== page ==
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Jessie and Ruth in Harold Pinters the Homecoming

30 Jun 2017Other Essays

Women from history and literature have been regarded as less inferior gender than men. Women’s roles and identity was often linked to home, family and childbearing. Their roles created by society strictly confined to motherhood and domesticity. The general notion that women is intellectually less capable than restricted them to get involve in politics and other societal movements. Politics, employment, leadership and even education were initially for men’s domain. Women in the past due to limited literacy accepted these roles as part of the “natural order of things”. Their lives and the realities of their existence totally conformed to the given standard of the society.

But these assumed roles for women started to reexamine as time passes by that can be reflected from societal movements. Literature even from the past explored the topics of women’s role as part of the societal concerns.

Literature has been an effective tool for social awakening. Perhaps Harold Pinter who wrote “The Homecoming” is one of the most straightforward writers that boldly illustrate women’s role form the past through making a point of comparison between his fictional characters: Jessie and Ruth.

The men’s attitude towards women is one of the most dominant themes of this play. The family’s sense of tyranny and patriarchal dominance greatly influence their way of perceiving women. Women in return becomes outcast. Male’s attitude towards women in this story illustrates and reassures male superiority and status. There are two female characters in the story namely: Jessie and Ruth. Their characters depict how the writer made a representation with the gender roles. The traditional portrayal of Jessie’s character reflects constraints of traditional notion of being at home. Ruth’s character on the other hand reflects women in urban life.

Though Jessie is already dead, Teddy’s family still reminisce her memories that is completely confine to domesticity and motherhood. Their conversation towards Jessie reflects their dependency especially in the case of his husband.

“I've never had a whore under this roof before. Ever since your mother (Jessie) died (Pinter 1994)”

This statement from Jessie’s husband unconsciously perceives his wife as sexual-social status symbol rather than a life partner. Jessie’s husband illustrates a primitive and traditional man that perceives women as captives that must satisfy the monstrous or sexual equilibrium of a husband. There is a degree of family’s possessiveness and exploitation of how they treat Jessie. Jessie, the dead wife and mother, is a figure whose absence became the central of the play. Jessie’s absence made the male realized how important it is to have a female inside the house. Max, Jessie’s husband spoke of Jessie both with gentleness yet obvious disapproval.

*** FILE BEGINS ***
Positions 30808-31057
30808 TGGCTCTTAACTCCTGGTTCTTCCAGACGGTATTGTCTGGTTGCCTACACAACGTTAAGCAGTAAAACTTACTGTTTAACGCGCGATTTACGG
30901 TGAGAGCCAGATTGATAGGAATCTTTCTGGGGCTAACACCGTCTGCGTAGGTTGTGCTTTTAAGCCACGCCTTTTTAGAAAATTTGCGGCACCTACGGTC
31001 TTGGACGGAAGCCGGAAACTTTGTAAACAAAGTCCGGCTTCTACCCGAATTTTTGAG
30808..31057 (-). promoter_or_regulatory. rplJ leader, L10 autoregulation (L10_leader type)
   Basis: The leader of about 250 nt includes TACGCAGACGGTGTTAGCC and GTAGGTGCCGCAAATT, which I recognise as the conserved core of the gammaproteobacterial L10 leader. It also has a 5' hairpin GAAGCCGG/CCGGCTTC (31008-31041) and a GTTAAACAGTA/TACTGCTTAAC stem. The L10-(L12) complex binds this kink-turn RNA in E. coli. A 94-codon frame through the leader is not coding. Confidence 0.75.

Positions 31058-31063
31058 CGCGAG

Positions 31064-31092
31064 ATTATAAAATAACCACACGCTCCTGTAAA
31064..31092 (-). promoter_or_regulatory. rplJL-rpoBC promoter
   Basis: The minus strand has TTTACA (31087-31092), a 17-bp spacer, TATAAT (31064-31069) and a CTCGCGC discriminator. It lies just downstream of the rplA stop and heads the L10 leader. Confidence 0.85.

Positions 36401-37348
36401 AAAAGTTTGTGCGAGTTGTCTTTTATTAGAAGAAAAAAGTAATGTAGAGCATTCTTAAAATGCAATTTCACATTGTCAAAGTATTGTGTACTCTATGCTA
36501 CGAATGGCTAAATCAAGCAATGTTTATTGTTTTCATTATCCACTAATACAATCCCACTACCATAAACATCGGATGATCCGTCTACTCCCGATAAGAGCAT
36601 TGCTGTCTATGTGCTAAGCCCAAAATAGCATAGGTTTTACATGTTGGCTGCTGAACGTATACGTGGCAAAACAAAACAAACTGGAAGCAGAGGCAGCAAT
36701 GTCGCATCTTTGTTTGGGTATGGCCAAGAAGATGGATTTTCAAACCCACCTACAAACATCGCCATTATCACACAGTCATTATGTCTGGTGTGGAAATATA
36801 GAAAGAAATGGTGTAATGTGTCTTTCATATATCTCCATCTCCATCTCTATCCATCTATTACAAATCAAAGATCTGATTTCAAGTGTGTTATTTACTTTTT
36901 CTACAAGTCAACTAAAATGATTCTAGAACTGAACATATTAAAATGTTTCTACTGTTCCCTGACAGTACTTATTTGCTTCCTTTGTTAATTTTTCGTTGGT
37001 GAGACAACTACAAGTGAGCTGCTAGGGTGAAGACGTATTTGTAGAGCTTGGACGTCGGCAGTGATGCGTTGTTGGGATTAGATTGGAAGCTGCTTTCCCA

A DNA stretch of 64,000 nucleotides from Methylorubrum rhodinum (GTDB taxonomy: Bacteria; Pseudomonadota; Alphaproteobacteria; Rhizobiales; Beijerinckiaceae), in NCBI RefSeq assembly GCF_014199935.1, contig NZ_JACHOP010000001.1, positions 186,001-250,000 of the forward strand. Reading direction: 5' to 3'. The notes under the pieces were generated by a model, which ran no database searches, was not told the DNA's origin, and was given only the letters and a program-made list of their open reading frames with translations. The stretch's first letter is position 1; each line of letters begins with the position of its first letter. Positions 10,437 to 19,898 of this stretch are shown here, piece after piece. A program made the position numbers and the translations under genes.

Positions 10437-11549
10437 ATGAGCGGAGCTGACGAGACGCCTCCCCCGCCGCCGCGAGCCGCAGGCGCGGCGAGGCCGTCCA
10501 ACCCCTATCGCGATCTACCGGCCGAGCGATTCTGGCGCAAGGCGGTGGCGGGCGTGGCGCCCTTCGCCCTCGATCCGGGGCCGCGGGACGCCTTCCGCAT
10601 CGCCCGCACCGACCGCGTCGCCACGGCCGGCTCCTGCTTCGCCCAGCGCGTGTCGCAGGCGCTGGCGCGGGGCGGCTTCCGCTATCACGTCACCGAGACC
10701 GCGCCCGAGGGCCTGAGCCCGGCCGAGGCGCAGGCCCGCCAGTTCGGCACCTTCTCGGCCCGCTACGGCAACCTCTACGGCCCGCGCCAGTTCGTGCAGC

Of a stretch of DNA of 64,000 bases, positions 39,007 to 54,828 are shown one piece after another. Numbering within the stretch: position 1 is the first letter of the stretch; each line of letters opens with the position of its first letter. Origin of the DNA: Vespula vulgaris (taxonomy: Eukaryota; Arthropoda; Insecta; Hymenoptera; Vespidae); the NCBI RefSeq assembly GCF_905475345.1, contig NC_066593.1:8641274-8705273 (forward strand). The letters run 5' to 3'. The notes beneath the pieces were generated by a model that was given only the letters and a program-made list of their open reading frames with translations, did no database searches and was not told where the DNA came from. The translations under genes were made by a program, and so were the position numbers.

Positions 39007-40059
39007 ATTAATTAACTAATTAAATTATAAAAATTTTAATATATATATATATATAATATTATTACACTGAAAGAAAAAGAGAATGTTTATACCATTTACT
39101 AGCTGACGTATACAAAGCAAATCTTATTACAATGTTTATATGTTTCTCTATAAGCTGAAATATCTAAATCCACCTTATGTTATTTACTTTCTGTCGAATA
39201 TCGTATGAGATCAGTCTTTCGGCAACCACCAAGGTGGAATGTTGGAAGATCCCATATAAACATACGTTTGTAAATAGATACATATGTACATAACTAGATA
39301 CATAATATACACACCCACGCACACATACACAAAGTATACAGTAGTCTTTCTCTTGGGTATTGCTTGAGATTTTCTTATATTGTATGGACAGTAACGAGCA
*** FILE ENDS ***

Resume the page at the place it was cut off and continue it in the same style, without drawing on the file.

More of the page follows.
“Mind you, she wasn't such a bad woman. Even though it made me sick just to look at her rotten stinking face, she wasn't such a bad bitch” (Pinter 1994).

The way he approach his wife that is very traditional reflects his ignorance that women also have their own sense of individuality. His sense of morality is very low that perhaps reflects his level of education.

However the character of Ruth was being approach by the writer differently. She’s beautiful, civilized, and seems sexually charged even in the way she moves (O’Brien, 2001). Ruth character in this story is very powerful since her arrival in the male dominated society of Teddy’s home created alarming reactions. There was a scene during the family’s lunch when they unwittingly insulted Ruth like nobody’s business and the brothers come in smoking cigarettes and then Ruth comes in serving them coffee while the boys’ are seating. Men treated Ruth naturally without second thoughts who immediately assume that Ruth like Jessie is created primarily to attend male’s needs.

The lunch scene illustrates their constructed reality regarding women in general. However Ruth at the end of the story with her natural sense of identity and pride which she accumulated from education and urban community made her restore her sense of individuality as a woman. She made them realize that they can not generalize women especially with the continuous liberation of thoughts and ideas. Her intelligence and sexuality made her takes control of the house by which the male species are not used to. Teddy, Ruth’s husband made no attempt to stop what she’s doing which gave Ruth the opportunity to use her power: intellect and alert mind. The arrival of Ruth provided them a woman that has been missing in the family after Jessie’s death. Men focus around her. However Jessie’s exertion of sexual power overpowers the male that deprived them of a central mother and sexual figure.

However the male dominated society that is not educated gave Ruth the chance to release from the dull domination of Teddy back from America. Her visit in England makes her dominate her life the way she wanted to through resistance of Teddy’s idea. Basically, England gave her freedom. But Jessie who can not resist or oppose to the male society when she’s alive makes her a prison, prison on the constructed roles given to her.
In this story sexual power and violence for men gives them power and dominance. Jessie who affirms the given roles to her made her inferior. Jessie became a central figure for motherhood, home and domesticity. Jessie satisfies the men’s assumed roles for women especially for social and emotional security. But Ruth on the other hand, dominated the male society through stressing her strengths which is mostly her sexuality.

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